Interview: Daniel Silva, author of ĎThe English Spyí

July 13, 2015 

Daniel Silva has spent time in the Middle East. He writes an espionage series about an Israeli intelligence officer, after all, and before that he worked as United Press Internationalís Middle Eastern correspondent in Cairo. In his 18 novels, he delves into the regionís dark side, writing of terrorist threats and the dangers of Iranian nuclear capabilities.

But he will tell you that the scariest place he has ever been is Northern Ireland.

"I was there in 1998, the year of the Omagh bombing," says Silva. "I actually saw the scene of a bombing a few hours after it happened in Portadown. They destroyed the high street with one of these 500-pound car bombs. ... Belfast was just so sad and tense and horrible during the war. The communities were at each otherís throats. If you walked down the wrong street, you could get killed. It was rough."

Fallout from the bombing in Omagh ó which killed 29 people and injured 220, the highest death toll during Irelandís "Troubles" ó plays a pivotal role in Silvaís riveting new novel. In "The English Spy," legendary spy, assassin and sometime art-restorer Gabriel Allon takes on a former Irish Republican Army bombmaker-turned-mercenary, with the help of former British commando Christopher Keller, who has his own bloody past with the violent militia.

Gabriel Allon truly loves art; in Silvaís last book, "The Heist," he searched for a missing Caravaggio. But he doesnít get much chance to spend time with his beloved masterpieces in the fast-paced "The English Spy." 

"I wanted to write a good old-fashioned bang-bang book," Silva says. "When I start to think about a book, itís helpful to try and say exactly what kind of book Iím writing. They do fall into categories. Sometimes Gabriel acts as a private detective. Sometimes heís an operational agent. In this case, the story was just about a straight-up manhunt."

In "The English Spy," the Irish terrorist on the lam turns out to be linked to some of Israelís worst enemies (he also once tried and failed to kill Keller, who has emerged as one of Silvaís most intriguing characters). As usual, Silva took a page from history for inspiration.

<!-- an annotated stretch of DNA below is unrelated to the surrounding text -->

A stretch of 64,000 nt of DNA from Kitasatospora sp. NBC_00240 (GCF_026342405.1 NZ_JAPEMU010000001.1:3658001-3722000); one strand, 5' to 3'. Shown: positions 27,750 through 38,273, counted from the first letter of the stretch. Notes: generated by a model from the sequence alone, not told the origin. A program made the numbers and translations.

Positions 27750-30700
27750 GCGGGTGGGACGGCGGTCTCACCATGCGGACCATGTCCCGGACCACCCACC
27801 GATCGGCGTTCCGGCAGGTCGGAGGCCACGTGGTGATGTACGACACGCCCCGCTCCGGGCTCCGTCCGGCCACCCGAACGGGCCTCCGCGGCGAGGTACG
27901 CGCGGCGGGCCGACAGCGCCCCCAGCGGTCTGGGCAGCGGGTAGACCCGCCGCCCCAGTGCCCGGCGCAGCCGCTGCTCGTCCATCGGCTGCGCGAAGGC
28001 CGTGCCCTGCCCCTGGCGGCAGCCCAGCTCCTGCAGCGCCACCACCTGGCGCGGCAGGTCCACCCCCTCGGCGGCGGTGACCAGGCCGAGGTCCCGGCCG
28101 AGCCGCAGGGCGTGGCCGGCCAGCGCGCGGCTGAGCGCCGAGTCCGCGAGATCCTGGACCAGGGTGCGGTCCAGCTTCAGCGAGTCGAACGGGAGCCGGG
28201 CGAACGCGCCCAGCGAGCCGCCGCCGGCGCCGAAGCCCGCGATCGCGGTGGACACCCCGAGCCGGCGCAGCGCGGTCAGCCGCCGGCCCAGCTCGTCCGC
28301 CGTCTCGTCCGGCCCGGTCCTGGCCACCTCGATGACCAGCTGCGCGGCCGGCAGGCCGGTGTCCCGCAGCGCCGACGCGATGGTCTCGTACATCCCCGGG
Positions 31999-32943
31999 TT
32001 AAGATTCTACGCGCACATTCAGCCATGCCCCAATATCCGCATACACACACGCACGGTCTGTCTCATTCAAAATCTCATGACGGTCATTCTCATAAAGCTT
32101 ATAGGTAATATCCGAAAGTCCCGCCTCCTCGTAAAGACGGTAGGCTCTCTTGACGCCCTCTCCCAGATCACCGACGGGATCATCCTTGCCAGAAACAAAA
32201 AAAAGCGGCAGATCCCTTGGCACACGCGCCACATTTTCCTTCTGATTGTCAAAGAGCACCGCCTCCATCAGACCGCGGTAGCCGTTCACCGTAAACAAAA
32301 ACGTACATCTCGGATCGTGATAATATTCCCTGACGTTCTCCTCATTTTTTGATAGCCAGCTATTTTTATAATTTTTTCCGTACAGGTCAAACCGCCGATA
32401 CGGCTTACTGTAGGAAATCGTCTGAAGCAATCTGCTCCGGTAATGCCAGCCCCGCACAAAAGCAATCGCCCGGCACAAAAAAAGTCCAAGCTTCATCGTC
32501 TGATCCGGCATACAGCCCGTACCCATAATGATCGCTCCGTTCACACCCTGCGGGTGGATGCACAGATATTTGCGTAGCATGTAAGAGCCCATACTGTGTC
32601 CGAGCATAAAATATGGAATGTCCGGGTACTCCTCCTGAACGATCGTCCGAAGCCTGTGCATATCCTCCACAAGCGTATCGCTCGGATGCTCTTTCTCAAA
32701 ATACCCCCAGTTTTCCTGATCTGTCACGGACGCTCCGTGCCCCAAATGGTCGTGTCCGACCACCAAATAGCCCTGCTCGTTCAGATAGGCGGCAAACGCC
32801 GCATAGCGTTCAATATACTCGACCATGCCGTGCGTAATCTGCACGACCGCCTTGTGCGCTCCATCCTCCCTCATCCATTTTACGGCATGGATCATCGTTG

"The link between Northern Ireland and the modern world is very real," Silva says. "After the war, members of the I.R.A. did go out into the world, and they worked for some really bad people. They sold bombmaking techniques to the Iranians. A delegation went to Tehran and helped them develop anti-tank weapons to give to Hamas and Hezbollah. ... Remember that the ability to make high-quality bombs is what separates hotheads from a really effective terrorist army."

Silva is comfortable discussing international intrigue and the future of world relations (he had Allon tangling with the Russians long before Vladimir Putinís recent antics). Hard, then, to believe that after he wrote the first Gabriel Allon novel he had to be persuaded to write the second.

"I didnít think it was a good idea to have an Israeli continuing character because I thought there was too much anti-Semitism and anti-Israeli sentiment in the world," he says.

He admits he has been proven wrong but adds that now, "There is a growing anti-Israeli sentiment rising in Europe in particular and even in America. ... Some people are so angry at Israel they might not pick up a book about an Israeli character. The flip side is that gives me an atmosphere for the novel of this besieged country, and an edge like that I like. Itís easier to write. There arenít many great books written about happy relationships. You need drama and conflict. ... for better or worse, thereís no shortage of conflict in the Middle East."

Working on such a series means spending a lot of time researching dark material (Silva confesses that he relaxes by watching cooking shows at night: "I love Diners, Drive-Ins and Dives ó thatís my guilty pleasure"). But heís not ready to give up on Allon and The Office ó Israelís intelligence agency ó just yet.

"I will never see 50 again, but I donít see myself as nearing the end of my career," he says, adding that he does not rule out writing a novel about Christopher Keller, who at the end of "The English Spy" embarks on an intriguing new career. "I hope that at a certain point I will write about something other than Gabriel Allon. ... Heís still fun for me to write.

"I remind my family when they accuse me of being absent-minded or not paying attention that I spend more time in his world than I do in the real one," says Silva, whoís married to journalist Jamie Gangel; they have two children. "I donít mean to sound like a crazy person! I set scenes in places where friends of mine live. I borrow traits from people I know. When I talk about them with my wife, when Iím working through something, I refer to them as though theyíre friends. I talk about their lives as though theyíre real."




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